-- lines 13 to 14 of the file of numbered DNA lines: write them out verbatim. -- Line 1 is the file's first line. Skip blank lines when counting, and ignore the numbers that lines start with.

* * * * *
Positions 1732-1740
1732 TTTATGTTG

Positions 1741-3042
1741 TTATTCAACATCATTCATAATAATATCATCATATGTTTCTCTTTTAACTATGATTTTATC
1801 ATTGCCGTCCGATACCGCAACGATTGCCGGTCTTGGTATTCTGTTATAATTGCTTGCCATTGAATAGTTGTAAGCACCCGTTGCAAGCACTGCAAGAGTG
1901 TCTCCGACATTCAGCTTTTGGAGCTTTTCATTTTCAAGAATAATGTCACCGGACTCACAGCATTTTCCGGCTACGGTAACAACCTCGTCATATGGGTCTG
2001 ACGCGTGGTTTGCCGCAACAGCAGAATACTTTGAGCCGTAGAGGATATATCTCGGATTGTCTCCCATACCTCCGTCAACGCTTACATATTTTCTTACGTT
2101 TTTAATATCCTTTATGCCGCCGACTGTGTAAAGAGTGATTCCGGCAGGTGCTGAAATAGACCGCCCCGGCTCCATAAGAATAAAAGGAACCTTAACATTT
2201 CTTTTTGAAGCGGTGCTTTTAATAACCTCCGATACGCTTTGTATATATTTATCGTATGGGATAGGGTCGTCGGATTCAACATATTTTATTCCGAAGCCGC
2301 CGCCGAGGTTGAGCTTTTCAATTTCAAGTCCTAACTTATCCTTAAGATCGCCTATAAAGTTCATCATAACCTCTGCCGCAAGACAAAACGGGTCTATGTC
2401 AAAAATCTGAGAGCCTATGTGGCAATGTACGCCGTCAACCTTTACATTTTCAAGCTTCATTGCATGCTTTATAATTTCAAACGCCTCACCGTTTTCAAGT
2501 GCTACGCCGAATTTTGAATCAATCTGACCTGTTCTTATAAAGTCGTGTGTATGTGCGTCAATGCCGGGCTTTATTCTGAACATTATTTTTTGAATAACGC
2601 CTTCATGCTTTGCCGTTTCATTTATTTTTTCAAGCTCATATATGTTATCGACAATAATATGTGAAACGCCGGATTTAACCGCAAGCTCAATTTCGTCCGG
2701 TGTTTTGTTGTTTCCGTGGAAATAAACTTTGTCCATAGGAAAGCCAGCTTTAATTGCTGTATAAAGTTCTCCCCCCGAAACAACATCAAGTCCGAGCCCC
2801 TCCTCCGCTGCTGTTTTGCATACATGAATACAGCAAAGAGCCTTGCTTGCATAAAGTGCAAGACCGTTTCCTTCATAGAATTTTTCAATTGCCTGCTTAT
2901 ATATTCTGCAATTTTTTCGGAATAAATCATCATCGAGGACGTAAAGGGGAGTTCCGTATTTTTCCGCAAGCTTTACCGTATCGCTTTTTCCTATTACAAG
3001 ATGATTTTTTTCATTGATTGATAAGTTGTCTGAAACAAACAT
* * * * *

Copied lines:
2601 CTTCATGCTTTGCCGTTTCATTTATTTTTTCAAGCTCATATATGTTATCGACAATAATATGTGAAACGCCGGATTTAACCGCAAGCTCAATTTCGTCCGG
2701 TGTTTTGTTGTTTCCGTGGAAATAAACTTTGTCCATAGGAAAGCCAGCTTTAATTGCTGTATAAAGTTCTCCCCCCGAAACAACATCAAGTCCGAGCCCC